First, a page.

Framing the RPS in a different wayImagine if you were a 7" tall individual, starting a job at a new office. Imagine the looks that people might given you as you appeared in the conference rooms, cafeteria or around the corner. Without an initial introduction, the surprise by coworkers is not at all surprising. Now, imagine if you suddenly walked around the corner and came face-to-face with this:
You too may have a strange reaction to a moving screen with someone's face on it.
Unless you were made aware of the system being around, you too would be surprised. But, as our field studies (and others) have shown, after a short time, people quickly get over the surprised and quickly become acclimated to the remote presence. Often, within an hour in a meeting, most people treat it as a surrogate of the person piloting the system, reacting to the new abilities (or handicaps) of the system. The sudden shock is quickly lost and the strengths and weaknesses of the system become apparent to everyone.
At Willow Garage, the focus has always been on creating a rich presence in a remote location - both for the pilot and for the participants (locals). As we drafted as part of our principles for remote presence, the treatment of the RPS is about treating the system as if it is the original person. The idea is not to treat the RPS as a piece of furniture, but to treat the pilot with the same level of respect while operating a RPS as you would if they were there in person.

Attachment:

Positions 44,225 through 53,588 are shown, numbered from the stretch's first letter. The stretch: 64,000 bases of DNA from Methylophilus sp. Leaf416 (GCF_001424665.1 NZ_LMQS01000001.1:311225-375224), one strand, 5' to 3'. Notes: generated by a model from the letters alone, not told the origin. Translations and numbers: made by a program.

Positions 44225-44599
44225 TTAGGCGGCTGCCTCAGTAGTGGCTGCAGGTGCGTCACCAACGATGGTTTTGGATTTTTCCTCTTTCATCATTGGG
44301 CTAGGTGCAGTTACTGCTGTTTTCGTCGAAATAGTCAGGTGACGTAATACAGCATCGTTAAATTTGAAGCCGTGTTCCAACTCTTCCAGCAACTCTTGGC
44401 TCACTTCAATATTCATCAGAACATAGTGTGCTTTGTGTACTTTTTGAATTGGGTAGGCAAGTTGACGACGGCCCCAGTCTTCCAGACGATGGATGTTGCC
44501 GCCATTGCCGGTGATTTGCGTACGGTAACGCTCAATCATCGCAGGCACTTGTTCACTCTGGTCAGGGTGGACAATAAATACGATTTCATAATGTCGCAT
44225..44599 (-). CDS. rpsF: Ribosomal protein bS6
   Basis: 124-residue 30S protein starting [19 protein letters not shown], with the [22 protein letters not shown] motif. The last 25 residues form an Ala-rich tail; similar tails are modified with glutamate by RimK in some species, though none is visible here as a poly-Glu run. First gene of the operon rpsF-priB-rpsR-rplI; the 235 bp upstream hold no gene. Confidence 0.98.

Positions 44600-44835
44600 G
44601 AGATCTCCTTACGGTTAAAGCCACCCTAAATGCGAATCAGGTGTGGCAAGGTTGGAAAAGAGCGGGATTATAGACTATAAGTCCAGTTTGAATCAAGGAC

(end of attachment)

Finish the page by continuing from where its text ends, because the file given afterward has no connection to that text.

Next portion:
As RPS becomes more visible in the workplace, new social norms will form - just as it did with texting, Blackberries, video conferencing. We are very social creatures and will eventually create the norms that will make the limitations of the technology fade away and create the rich communication experiences we desire.
Update: ever wonder how writers come up with story ideas? After the Big Bang Theory came out with the Shelbot, I remembered this lovely video of Sergey Brin using the Texai and it being called the BrinBot: